Dave Stephens has been spending more time away from the beach and his board recently, attending to his new baby, Procurement Central. And it's a good thing for all of us. His daily missives have been entertaining and enlightening. Dave’s post yesterday on the exchange phenomena got me thinking about my experience from back in the day where marketplaces and exchanges were springing up almost overnight. In his post, Dave writes: "There were Catering exchanges, there were Contact Lens exchanges, there were Lumber exchanges. Perhaps the worst business plan I ever saw was the Retail Exchange (Sears and Carrefour were 2 of the principles at the time). They called themselves GNX & eventually they merged with WWRE and (wouldn't ya know it) they are still alive and kicking. So they get the last laugh."
Ah, the cynicism. I shared it as well. In July of 2000, I co-wrote an op-ed piece in the now defunct Industry Standard with my then girlfriend (and now wife) Lisa Reisman, arguing that most exchanges were a waste of time. In it, we wrote that "Now more than ever, domain knowledge and information on global-supply markets are key ... Successful marketplaces will translate deep industry knowledge into specific offerings .... Only [those] that can codify and automate their customers' individualized supply-chain and decision support requirements will create lasting value. Exchanges that simply focus on signing up partners and licensing technology to cash in on capital markets without developing a comprehensive supply-chain strategy will be left holding the bag -- one filled only with paper clips and other simple goodies their trade infrastructure supports."
That last line was aimed straight at Commerce One and Ariba, who were fooling themselves and the market at the time by pimping generic plumbing as high end Kohler fixtures. But the crap eventually floated to the surface by 2002, and Lisa and I got the last laugh (Commerce One fizzled, and Ariba killed off Tradex). Interestingly, the article we wrote started a spat between Lisa (who was in the supply chain practice at Andersen at the time) and Kevin Costello, who ran the marketplace group at the same firm. As I recall, Kevin tried to get Lisa fired over this article, worried that heretical statements such as this would harm the tens of millions of dollars his practice was taking in from trying to make Tradex work. Alas, Lisa kept her job, for the better or the worse, and the two of us continued to tack up our thesis on the wall, and eventually decided to get married . We're still raising hell and speaking the truth, however, as this blog will attest to. This is a no spin zone!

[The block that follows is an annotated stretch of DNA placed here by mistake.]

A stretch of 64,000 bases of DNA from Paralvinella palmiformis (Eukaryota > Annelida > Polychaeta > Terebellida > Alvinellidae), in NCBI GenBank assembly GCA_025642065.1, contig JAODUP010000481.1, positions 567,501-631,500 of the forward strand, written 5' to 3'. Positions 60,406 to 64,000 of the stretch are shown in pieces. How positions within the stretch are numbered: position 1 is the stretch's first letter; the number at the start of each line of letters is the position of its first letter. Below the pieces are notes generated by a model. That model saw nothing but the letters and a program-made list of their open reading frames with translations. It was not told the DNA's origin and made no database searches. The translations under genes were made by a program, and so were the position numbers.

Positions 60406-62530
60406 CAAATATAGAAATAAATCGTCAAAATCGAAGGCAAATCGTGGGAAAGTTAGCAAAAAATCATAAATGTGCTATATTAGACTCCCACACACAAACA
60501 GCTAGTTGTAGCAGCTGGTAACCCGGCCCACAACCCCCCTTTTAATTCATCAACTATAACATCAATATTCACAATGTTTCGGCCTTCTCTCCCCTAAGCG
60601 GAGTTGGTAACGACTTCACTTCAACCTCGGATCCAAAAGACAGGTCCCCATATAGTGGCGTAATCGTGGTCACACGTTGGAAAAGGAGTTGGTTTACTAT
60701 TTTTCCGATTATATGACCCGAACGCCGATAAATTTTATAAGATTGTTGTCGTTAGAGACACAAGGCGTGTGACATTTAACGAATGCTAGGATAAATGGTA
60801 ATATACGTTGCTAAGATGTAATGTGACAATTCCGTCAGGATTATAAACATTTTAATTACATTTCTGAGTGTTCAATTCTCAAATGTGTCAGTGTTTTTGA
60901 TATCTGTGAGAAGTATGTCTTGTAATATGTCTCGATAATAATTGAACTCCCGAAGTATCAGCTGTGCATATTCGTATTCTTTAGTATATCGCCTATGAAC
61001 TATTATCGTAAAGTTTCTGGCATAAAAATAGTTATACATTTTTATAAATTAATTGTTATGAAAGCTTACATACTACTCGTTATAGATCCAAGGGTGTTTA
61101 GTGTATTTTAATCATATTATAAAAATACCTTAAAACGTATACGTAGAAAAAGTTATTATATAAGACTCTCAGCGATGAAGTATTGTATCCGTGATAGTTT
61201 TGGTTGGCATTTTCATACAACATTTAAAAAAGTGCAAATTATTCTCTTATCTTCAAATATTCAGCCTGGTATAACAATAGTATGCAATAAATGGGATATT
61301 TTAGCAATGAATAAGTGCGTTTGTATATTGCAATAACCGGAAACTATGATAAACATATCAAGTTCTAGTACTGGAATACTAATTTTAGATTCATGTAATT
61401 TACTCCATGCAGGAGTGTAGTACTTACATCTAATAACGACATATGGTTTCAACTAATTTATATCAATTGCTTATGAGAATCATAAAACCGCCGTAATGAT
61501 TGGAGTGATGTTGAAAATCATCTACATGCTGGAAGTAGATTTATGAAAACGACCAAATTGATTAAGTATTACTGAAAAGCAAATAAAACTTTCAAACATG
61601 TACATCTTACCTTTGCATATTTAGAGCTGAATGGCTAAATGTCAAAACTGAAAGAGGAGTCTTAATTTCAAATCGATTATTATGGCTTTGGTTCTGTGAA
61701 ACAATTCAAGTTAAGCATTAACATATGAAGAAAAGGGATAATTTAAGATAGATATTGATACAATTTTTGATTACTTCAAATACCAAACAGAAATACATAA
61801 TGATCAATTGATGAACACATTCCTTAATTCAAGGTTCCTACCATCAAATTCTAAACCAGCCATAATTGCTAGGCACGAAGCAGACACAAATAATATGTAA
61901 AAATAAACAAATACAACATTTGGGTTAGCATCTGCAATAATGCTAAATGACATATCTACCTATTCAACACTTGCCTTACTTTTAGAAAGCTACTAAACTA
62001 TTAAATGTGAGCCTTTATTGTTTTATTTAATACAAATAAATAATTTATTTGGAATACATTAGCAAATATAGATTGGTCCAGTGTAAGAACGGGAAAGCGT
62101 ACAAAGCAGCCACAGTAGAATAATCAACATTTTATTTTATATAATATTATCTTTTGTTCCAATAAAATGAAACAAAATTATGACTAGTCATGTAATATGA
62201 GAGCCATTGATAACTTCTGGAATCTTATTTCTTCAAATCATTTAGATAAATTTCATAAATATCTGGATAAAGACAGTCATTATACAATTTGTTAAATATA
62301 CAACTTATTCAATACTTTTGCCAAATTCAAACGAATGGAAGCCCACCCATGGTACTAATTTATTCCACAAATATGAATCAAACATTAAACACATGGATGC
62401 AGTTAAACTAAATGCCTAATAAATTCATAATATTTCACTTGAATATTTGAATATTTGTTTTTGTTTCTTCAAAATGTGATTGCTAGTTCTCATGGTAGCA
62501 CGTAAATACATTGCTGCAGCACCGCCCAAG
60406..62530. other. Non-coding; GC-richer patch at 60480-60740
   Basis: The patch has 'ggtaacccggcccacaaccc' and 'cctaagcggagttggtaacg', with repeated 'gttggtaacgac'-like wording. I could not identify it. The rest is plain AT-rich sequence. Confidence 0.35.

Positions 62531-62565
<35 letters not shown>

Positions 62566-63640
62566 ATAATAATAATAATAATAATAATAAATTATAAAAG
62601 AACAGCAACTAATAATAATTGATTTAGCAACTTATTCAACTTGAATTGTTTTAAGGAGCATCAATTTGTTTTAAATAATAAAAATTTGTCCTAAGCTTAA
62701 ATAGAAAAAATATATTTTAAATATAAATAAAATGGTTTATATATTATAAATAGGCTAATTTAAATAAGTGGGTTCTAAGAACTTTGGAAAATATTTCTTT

So what ever happened to the exchange model? It turns out that some exchanges did bring some benefits to participants (though most died ugly, gruesome deaths). But some that survived the Darwinist shake-out are now playing a key role in the Spend Management ecosystem by helping to lower supplier on-boarding and ongoing management costs for participants. Some are industry or vertically-based, others are not. But by allowing buyers and suppliers to connect once into a common infrastructure to conduct eProcurement transactions and manage catalog data, they all offer a similar value proposition. Exchange- and marketplace-like offerings from vendors such as Ariba (via the Ariba Supplier Network), Perfect, CC Hubwoo and Exostar actually offer tangible benefits to their participants today. But we'll leave further analysis of these approaches to a future post.